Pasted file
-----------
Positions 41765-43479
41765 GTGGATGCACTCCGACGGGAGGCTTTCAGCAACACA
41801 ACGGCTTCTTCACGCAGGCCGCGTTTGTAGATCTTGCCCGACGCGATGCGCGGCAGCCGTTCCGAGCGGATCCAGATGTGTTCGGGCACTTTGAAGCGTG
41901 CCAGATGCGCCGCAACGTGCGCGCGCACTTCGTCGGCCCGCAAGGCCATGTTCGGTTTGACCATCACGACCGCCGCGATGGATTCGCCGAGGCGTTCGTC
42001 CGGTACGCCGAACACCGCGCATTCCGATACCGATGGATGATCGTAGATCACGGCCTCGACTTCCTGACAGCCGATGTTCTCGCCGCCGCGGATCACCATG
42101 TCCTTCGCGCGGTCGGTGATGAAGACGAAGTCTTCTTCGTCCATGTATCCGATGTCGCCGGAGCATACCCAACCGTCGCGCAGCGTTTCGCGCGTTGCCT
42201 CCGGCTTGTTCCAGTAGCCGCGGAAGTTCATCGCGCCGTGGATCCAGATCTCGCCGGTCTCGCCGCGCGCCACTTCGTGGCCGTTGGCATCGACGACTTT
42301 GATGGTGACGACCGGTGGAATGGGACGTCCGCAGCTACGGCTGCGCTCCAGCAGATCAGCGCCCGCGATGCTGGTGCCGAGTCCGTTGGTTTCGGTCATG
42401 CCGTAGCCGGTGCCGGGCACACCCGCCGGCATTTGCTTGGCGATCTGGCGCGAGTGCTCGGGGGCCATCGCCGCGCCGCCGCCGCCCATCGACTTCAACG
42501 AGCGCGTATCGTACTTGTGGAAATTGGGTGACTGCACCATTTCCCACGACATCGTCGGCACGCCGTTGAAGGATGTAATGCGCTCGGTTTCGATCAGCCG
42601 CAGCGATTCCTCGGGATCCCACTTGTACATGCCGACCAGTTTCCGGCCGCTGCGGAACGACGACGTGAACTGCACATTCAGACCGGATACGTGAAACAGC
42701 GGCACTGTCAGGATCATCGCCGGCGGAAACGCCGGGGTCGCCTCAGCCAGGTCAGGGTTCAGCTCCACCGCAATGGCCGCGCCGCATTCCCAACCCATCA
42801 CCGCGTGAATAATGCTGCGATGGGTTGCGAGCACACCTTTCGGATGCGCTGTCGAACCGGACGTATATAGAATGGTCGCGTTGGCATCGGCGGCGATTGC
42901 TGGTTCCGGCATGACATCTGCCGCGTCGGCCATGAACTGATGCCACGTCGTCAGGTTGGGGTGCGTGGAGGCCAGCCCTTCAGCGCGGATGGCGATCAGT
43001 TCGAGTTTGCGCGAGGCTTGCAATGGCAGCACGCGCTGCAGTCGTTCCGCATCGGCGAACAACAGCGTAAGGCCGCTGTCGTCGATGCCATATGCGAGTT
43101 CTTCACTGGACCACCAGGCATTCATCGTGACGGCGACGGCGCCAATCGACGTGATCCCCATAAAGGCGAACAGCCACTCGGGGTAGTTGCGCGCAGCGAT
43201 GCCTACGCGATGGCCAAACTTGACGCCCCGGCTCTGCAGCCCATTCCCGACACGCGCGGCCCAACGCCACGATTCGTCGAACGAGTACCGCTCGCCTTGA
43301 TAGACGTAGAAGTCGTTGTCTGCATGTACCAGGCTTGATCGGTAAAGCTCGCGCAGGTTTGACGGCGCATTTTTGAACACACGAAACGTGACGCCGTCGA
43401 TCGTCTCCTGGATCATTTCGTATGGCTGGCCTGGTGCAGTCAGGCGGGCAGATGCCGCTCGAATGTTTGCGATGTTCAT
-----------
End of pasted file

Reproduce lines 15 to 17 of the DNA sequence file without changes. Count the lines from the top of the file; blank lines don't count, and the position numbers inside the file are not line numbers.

43001 TCGAGTTTGCGCGAGGCTTGCAATGGCAGCACGCGCTGCAGTCGTTCCGCATCGGCGAACAACAGCGTAAGGCCGCTGTCGTCGATGCCATATGCGAGTT
43101 CTTCACTGGACCACCAGGCATTCATCGTGACGGCGACGGCGCCAATCGACGTGATCCCCATAAAGGCGAACAGCCACTCGGGGTAGTTGCGCGCAGCGAT
43201 GCCTACGCGATGGCCAAACTTGACGCCCCGGCTCTGCAGCCCATTCCCGACACGCGCGGCCCAACGCCACGATTCGTCGAACGAGTACCGCTCGCCTTGA